In awe and amazement, the meeting comes to an end and the chatter builds up as people leave their seats and hover around different groups of people. The room slowly empties out when members start carrying their conversations outside towards their parked cars. The neatly lined chairs begin to stack up towards the back end of the room. The nearly barren room reverts itself back to being the adjoining room of the library from the room that linked the cyberspace world with the real world.

South Coast Photography is not a group that simply teaches photography to aspiring photographers in the classroom, but the group was created to take the ordinary photographer outside of their own backyard. Paul McElligott and Andy St. Larent along with many other organizers, created this group based on the idea of having more hands-on events for photographers. They also encourage every member to create an event and post it on the website. Each and every member can assess the calendar with a few strokes of the keyboard and find at least one event for the week. The fun part of these events is that members can pick and choose an event based on their own personal interests.

“The calendar has brought in a lot of members to our group. Sometimes we lose them for a while but they end up coming out to another meeting several months down the line. It’s understandable when everyone’s life gets so busy.” says Andy.

Living in Southern California and especially in Orange County, many of the events are on the beautiful coastlines of California. Months into the New Year and a few events under my belt, I embarked on emerging myself with the group on a chilly day in the month of March. The clouds above the Pacific Ocean seem to only promise a downcast on the event, “Lighting Techniques for the Outdoors.” Driving up to Aliso Creek located in the south region of the stretch of Laguna Beach, I became nervous. The wind howled and the waves crashed onto the rocks not too far from the shoreline. This day just did not seem the most ideal for playing with cameras and photography techniques.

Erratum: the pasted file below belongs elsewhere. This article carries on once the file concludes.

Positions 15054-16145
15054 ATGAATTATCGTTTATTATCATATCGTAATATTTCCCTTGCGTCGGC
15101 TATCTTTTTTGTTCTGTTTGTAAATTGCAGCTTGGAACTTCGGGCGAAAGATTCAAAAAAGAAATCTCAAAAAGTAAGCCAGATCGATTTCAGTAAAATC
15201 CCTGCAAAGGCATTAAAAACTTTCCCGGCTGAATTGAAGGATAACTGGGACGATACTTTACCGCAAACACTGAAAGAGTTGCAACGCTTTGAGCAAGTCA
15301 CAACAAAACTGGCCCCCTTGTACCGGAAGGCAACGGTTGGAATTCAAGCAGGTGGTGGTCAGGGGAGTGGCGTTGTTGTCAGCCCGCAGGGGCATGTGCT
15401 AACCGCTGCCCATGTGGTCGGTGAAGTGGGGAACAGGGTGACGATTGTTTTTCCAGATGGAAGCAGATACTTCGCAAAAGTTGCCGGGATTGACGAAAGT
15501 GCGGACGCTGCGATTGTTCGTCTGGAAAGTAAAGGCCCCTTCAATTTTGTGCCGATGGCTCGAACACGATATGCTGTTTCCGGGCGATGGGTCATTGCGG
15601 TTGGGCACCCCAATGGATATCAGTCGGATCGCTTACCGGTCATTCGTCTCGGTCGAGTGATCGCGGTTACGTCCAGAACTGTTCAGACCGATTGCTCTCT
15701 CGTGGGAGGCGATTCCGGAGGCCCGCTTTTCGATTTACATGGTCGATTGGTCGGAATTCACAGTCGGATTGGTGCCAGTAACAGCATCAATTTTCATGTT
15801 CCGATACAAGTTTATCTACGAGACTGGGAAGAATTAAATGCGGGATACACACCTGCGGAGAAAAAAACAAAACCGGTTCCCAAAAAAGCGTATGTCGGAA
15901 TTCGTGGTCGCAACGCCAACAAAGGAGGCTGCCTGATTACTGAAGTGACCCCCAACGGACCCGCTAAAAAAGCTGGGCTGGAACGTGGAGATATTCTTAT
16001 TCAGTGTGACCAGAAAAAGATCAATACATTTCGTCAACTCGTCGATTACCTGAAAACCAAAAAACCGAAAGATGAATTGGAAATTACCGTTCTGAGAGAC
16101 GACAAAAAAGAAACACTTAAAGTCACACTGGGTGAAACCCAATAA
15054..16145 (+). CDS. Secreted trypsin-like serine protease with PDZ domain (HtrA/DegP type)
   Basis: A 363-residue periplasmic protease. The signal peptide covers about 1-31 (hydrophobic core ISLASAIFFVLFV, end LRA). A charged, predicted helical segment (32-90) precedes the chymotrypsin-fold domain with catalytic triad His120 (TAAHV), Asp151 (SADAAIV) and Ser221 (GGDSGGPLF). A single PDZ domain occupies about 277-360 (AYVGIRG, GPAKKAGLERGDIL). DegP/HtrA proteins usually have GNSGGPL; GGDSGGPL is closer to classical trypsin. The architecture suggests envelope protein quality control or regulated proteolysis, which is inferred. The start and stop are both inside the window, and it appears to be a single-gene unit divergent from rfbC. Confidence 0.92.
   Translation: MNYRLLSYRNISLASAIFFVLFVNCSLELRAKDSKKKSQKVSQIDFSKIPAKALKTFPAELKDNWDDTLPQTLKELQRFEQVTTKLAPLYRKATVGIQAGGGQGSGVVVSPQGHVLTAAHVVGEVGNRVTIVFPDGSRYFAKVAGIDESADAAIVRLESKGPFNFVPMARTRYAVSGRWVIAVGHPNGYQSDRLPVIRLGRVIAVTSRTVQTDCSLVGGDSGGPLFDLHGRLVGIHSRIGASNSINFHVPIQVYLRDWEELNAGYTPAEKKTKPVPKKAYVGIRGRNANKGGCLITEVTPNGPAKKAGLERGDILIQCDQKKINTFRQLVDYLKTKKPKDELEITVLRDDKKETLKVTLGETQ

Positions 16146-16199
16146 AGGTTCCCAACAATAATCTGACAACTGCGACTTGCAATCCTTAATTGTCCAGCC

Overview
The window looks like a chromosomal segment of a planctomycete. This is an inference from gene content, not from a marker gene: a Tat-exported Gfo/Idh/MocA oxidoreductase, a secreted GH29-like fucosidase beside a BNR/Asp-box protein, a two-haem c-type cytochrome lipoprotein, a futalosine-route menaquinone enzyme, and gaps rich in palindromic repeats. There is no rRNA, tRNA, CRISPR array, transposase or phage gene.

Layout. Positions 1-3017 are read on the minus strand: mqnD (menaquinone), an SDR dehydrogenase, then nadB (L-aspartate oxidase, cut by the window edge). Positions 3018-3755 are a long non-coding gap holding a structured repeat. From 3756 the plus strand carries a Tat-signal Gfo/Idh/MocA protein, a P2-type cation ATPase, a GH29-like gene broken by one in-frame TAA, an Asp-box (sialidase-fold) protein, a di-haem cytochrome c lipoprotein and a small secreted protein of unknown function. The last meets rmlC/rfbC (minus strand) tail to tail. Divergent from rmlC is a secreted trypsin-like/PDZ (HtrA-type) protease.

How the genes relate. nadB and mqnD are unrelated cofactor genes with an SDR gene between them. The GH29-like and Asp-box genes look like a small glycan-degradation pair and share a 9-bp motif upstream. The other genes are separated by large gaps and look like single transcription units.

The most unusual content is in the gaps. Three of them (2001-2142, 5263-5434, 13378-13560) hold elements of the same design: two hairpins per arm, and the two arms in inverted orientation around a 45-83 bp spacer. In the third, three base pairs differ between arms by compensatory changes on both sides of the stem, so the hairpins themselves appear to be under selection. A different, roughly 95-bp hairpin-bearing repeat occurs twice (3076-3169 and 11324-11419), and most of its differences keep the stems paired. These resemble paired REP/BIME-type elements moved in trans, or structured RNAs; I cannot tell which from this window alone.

Members started to emerge from their cars and made their way towards the lifeguard tower where we huddled around and talked. Gary, a resident from Rancho Cucamonga, drove two hours for the event. He belongs to three different photography groups and was a former wedding photographer in the sinful city of Las Vegas, Nevada. He was relatively new to the group with attending only four events under his belt, but he insisted that he really liked this group. He explained that the group is practical and very helpful to photographers. He likes the idea of having a calendar of events so he can figure out whenever he is able to make the two-hour trek across county lines to participate.

The final number of attendees for the event was 26 with several latecomers strolling along the sandy beach towards the rest of us. Andy led to the group to a secluded area of the beach away from the strong coastal winds. Clothe in warm jackets, the group formed a makeshift Socratic circle around Paul and Andy. In the middle of the circle, Andy started the lesson by giving a helpful guide on purchasing equipment for the camera. He pulled out a folded piece of vinyl, which is able to turn into a diffuser over an external flash. The diffuser is used to spread an equally distributed amount of light when the flash goes off. Andy goes through his lesson and eventually the group separates into smaller groups for more one to one instructional time.

Basel Assaf, a college student at a local college, is one of the youngest members in the group. Paul pointed him out as a wonderful photographer when it comes to portraits. I levitated towards him because we have the same camera, Nikon D40. Our camera is on the relatively cheaper end of the Digital Single Lens Reflex (dSLR), which has a mirror inside to help captures the light and captures the data into pixels. Despite having the less expensive cameras, Basel’s photography is equally as great as the members who have cameras costing well over a thousand dollars alone.

Basel took me aside from the group and gave me a tutorial of how to use strobe lighting. He started his lesson by explaining the settings of the camera and eventually the lesson turned onto hands on practice. With a few of his light equipment attached to my own camera, Basel posed in front me. The camera snapped and the two flashes went off. I looked on the camera’s LCD screen and was amazed by the product. The very same camera I have neglected for several months started to gain value in my heart as it did so many years before. The lesson was only twenty minutes but it was able to improve my own personal techniques in great leaps.

Lessons similar to Basel’s took place throughout the beach as amateur photographers partnered up with more advance photographers. In essences, lessons such as these are what organizers want to have at every event. Even, I myself felt that I have learn so much more at every event.